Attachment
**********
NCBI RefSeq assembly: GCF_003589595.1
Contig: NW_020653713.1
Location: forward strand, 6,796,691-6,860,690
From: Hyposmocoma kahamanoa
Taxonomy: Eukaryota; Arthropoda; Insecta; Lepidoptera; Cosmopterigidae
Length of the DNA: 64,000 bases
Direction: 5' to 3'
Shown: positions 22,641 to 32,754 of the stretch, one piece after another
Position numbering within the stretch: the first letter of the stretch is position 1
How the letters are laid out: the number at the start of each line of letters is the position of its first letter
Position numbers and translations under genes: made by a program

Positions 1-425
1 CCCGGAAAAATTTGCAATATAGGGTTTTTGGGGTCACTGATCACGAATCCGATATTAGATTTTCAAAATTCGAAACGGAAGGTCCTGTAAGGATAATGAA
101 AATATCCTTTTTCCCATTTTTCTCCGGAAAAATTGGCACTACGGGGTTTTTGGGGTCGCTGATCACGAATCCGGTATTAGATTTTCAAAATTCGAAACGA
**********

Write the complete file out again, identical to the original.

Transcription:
NCBI RefSeq assembly: GCF_003589595.1
Contig: NW_020653713.1
Location: forward strand, 6,796,691-6,860,690
From: Hyposmocoma kahamanoa
Taxonomy: Eukaryota; Arthropoda; Insecta; Lepidoptera; Cosmopterigidae
Length of the DNA: 64,000 bases
Direction: 5' to 3'
Shown: positions 22,641 to 32,754 of the stretch, one piece after another
Position numbering within the stretch: the first letter of the stretch is position 1
How the letters are laid out: the number at the start of each line of letters is the position of its first letter
Position numbers and translations under genes: made by a program

Positions 1-425
1 CCCGGAAAAATTTGCAATATAGGGTTTTTGGGGTCACTGATCACGAATCCGATATTAGATTTTCAAAATTCGAAACGGAAGGTCCTGTAAGGATAATGAA
101 AATATCCTTTTTCCCATTTTTCTCCGGAAAAATTGGCACTACGGGGTTTTTGGGGTCGCTGATCACGAATCCGGTATTAGATTTTCAAAATTCGAAACGA